Lev Shlosberg: On how energy builds in society first for dissent and then for protest

31 May 2024

Source: Facebook


Firing of the large-caliber political machine-gun known as “foreign agent” at dissident citizens, politicians, and media has resumed in its previous form after a brief pause. The machine-gun’s objective is the maximally possible social isolation of the people and media that have landed in its sights. Outwardly, everything corresponds to the plans of the machine-gun’s designer and the machine-gunner. But there is one nuance.

Every politician, media, and activist that has come under fire has an audience. Supporters, listeners, readers, and simply relatives and acquaintances. Political bullets aimed at a person or organization ricochet on the most varied communities. All these people are voters. They all suffer moral wounds, each in his own way but equally critically with respect to the machine-gunner and the machine-gun’s designer.

The number of people hit by these political bullets mounts after every machine-gun round. There are hundreds of personal targets in the register. There are millions in the impact zone. And this zone is constantly expanding.

After every Justice Ministry foreign agent decision in Russia, the audience grows of people the authorities have cut to the quick—their personal and political sympathies, their respect for an author, journalist, or publication. The majority of these people are not public individuals. Rather, these are real, live people the state machine-gun is ricocheting off.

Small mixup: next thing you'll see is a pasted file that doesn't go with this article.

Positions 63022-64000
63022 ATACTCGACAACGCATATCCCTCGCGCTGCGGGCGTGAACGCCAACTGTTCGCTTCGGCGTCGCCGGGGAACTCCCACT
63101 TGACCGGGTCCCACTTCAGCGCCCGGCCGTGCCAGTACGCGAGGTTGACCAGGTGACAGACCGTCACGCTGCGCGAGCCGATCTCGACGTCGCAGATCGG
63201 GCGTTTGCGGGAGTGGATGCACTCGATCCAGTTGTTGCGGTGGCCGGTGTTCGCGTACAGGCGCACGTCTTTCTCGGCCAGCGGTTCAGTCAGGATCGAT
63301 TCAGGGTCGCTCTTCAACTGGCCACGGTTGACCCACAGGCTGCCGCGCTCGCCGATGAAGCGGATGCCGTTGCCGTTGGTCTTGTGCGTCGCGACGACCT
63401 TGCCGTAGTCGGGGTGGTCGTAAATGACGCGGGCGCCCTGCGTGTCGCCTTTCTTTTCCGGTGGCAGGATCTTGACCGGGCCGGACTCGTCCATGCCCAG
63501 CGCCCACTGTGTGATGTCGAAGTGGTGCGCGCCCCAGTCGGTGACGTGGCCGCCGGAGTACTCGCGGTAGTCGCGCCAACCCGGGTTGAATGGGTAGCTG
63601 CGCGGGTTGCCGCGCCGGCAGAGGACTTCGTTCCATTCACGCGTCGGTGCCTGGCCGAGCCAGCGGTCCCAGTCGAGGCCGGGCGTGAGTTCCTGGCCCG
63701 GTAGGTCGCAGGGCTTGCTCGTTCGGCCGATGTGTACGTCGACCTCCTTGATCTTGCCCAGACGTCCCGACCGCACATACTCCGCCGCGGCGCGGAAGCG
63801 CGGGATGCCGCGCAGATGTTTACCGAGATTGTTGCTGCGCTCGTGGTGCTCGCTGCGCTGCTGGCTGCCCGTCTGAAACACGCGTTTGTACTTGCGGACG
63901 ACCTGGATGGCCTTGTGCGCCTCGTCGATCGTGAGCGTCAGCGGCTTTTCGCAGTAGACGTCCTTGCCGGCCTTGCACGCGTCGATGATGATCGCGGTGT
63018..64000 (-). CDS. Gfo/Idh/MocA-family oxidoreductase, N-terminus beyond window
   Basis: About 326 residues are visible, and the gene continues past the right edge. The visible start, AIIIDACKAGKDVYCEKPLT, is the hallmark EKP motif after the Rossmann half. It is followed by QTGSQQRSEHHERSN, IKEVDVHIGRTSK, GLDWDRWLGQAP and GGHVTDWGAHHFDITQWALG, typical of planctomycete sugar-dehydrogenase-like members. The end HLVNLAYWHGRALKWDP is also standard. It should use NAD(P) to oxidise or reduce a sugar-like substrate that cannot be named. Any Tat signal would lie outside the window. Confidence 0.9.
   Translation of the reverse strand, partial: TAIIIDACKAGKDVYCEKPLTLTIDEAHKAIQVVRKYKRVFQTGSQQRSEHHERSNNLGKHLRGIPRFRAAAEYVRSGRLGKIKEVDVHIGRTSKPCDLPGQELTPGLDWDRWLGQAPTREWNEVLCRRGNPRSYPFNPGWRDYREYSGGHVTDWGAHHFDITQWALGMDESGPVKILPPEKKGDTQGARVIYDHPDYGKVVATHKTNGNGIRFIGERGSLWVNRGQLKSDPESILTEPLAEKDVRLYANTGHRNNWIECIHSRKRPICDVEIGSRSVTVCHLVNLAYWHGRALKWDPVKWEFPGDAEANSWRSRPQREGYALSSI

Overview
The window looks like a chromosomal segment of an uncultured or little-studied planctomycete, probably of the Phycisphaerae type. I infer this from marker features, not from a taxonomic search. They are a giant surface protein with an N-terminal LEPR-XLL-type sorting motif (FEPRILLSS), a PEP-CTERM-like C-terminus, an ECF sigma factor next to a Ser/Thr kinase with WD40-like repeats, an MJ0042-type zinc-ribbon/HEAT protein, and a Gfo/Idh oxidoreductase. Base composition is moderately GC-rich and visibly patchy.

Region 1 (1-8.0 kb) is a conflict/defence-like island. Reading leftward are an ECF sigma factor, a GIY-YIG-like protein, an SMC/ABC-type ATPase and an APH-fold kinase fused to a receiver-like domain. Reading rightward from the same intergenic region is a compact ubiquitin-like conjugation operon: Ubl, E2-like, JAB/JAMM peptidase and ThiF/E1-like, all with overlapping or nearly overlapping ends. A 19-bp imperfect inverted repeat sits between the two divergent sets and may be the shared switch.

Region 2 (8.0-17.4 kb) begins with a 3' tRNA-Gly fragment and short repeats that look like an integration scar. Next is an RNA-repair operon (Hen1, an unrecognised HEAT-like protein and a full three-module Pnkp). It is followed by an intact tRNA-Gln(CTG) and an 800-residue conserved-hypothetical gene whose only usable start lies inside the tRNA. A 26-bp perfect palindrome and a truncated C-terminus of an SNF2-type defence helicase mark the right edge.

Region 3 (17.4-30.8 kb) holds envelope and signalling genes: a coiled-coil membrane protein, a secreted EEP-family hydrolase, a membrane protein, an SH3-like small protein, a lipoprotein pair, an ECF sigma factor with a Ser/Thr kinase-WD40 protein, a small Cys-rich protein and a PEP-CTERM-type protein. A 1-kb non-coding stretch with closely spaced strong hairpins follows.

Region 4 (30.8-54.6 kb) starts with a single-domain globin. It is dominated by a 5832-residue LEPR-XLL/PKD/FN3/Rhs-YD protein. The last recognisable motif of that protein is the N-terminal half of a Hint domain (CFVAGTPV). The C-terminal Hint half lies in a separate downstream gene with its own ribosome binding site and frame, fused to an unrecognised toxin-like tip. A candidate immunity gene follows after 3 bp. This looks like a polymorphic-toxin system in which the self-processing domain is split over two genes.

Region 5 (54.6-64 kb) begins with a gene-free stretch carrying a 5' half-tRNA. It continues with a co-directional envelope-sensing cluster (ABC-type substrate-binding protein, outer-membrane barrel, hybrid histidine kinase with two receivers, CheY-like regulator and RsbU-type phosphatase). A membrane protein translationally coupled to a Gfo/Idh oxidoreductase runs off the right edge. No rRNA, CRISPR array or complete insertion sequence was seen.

Those ricochet marks are not forgotten. They leave in people’s heart and memory a sense of injustice, indignation, and rejection. These feelings, as it is fashionable now to say in the law enforcement world, are lasting. The bullet missed them, but the feelings remained. Persistent feelings.

This is how energy builds in society first for dissent and then for protest. Driven deep into private conversations and thoughts, this energy for now has not revealed itself publicly. It has not shown itself in any open movement.

This will go on as long as the audience hit by ricochet feels itself to be a minority. It is this feeling of being a minority that the machine-gunners are counting on. The minority defers to the majority. The smaller to the bigger. 

But with each machine-gun round the minority accrues new audiences. And the quantitative relationship gradually shifts.

A tear can wear away a stone.

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Translated by Marian Schwartz

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